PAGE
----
Pumpkin and zucchini are two well-known members of the squash family that are widespread in domestic kitchen gardens. Already in the biological name, the appearing name Cucurbita points to the close relationship of both crops. It is therefore not surprising that the young plants in particular are easily confused without pronounced inflorescences and infructescences. We explain the difference and help to identify both species at an early stage of growth.

Why is the difference so hard to tell?

Actually, one should assume that each member of the Cucurbita family has its own individual characteristics and is therefore easily recognizable. Indeed, overall it is. It is particularly difficult with young plants. With them, only the cotyledons are recognizable at first, the normal shoots and leaves, on the other hand, are only developed later and can therefore not yet be used to distinguish them. In addition, the distinction between plant species is often based on the flowers and, of course, the fruits. Both are not present in young growths because sexual maturity has not yet been reached. Thus, these characteristics are also excluded for identifying the plant species. But how can zucchini and pumpkin be reliably told apart?

Note: The zucchini is not only a representative of the pumpkin family, it was even bred directly from pumpkins. It is therefore not surprising that they are very similar and in some areas cannot be distinguished at all.

Recognize and tell zucchini and pumpkin apart

Precisely because young plants are not yet fully developed, you should still be able to recognize them early and assign them to a species of Cucurbita. Because if you want to replant the plants or swap them with other hobby gardeners, for example, you shouldn’t wait until they have developed further and become fully established at the current location. These criteria can help tell the difference:


It is impossible to distinguish in the first days after breaking through the earth’s surface. The young plants are only a few centimeters in size and any distinguishing features are not yet recognizable. Both species have strong oval cotyledons at this stage. Only when the two Cucurbita species can be compared directly can one guess whether they belong to zucchini or pumpkin based on the size difference, since pumpkins usually emerge stronger from the ground due to their twice as large seeds.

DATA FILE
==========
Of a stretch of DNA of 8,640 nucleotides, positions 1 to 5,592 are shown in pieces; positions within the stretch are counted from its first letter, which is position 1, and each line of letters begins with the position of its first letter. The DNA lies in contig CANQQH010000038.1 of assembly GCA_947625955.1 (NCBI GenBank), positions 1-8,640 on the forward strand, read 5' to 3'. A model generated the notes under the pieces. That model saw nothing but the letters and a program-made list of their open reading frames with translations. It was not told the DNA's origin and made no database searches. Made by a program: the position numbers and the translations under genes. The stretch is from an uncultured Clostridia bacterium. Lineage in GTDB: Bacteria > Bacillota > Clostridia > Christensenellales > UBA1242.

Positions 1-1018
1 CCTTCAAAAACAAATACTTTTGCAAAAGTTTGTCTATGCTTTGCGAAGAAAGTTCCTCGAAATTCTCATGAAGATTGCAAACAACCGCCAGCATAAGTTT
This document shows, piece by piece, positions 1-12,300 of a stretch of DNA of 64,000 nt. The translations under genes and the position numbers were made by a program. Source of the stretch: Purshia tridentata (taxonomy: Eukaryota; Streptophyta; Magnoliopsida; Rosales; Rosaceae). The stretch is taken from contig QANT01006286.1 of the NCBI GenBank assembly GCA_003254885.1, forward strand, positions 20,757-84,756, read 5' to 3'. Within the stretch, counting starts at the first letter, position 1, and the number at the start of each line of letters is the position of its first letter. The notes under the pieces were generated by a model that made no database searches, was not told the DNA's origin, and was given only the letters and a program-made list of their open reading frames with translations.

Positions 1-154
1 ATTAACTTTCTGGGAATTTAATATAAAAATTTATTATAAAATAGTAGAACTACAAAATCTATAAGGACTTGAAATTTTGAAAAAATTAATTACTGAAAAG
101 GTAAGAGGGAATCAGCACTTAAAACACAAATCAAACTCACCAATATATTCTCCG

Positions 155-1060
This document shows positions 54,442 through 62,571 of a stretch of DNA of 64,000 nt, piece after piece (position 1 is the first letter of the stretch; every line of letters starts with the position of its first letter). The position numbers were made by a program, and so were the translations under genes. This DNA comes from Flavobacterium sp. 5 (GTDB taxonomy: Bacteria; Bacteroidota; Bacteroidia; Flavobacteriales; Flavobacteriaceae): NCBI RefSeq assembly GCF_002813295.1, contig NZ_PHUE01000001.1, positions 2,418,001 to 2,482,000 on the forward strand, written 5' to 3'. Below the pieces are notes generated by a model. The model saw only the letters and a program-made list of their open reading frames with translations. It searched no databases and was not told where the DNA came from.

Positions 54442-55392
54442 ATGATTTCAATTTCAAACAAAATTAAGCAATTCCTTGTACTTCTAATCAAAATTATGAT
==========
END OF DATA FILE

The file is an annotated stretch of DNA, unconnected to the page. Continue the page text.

When: first days of growth

Distinctive features:

  • Pumpkin is more pronounced than zucchini
  • Otherwise no features recognizable

young plants

With the development of the first shoots and leaves, however, identification features also become clear to inexperienced observers and to plants without direct comparison. Because the leaves that grow after the cotyledons already manage to reach a size that allows even finer features to appear sufficiently strongly.

When: first one to two weeks of life

Identifying features zucchini:

  • Jagged leaf margins
  • Elongated, thin-skinned leaves
  • Rather compact and bushy growth with a recognizable “trunk”
  • Hairs on the underside of the leaves strong and prickly
  • The leaves are densely packed on the respective main shoot

Identifying features pumpkin:

  • Round leaf shape
  • Smooth sheet edges
  • Thicker, stronger leaves
  • Early formation of long, spreading shoots
  • Hairs on the underside of the leaves softer and “fluffier”

First flowering

Due to their rapid growth, Cucurbita species form their first flowers very early. It may be questioned whether the plants are still young at this stage, but for the sake of completeness it should be mentioned at this point that it is not the fully developed flowers, but the flower base of the female flowers that makes a good distinction between pumpkin and squash Zucchini allows.

When: Subsequent weeks of growth with initial formation of flower buds

Distinctive features:

  • In the case of zucchini plants, the flower head is elongated and has a shape similar to that of later zucchini
  • In the case of pumpkins, the flower has a round, compact base, comparable to later pumpkin shapes

mature plant

Zucchini and pumpkin can only be distinguished very clearly and without any risk of confusion when they are fully grown. Crucial to this are the now fully developed growth traits, as well as the presence of the most obvious indication of species affiliation: the fruit!

When: after reaching fertility

Identifying features zucchini:

  • rather compact, dense growth
  • clear direction of growth along the main shoot
  • sharply serrated, elongated leaves
  • clearly identifiable, mostly elongated, rarely round fruits with a typical green or yellow color

Identifying features pumpkin:

  • Strong, flat growth without a specific direction of growth
  • numerous side shoots with large leaf spacings
  • round, broad leaves
  • Round to bottle-shaped fruits with different, monochromatic or striped color in – depending on the species – yellow, brown, orange or green color

Many a reader may now despair at the prospect of being able to assign his little plant to one or the other plant species only after a certain period of growth. If you follow the sometimes intense discussions in relevant forums on this topic, it quickly becomes clear that even experienced hobby gardeners make mistakes here again and again and plants ultimately turn out to be something different than originally thought. So don’t despair and enjoy the successfully grown, tasty vegetables, whether zucchini or pumpkin!

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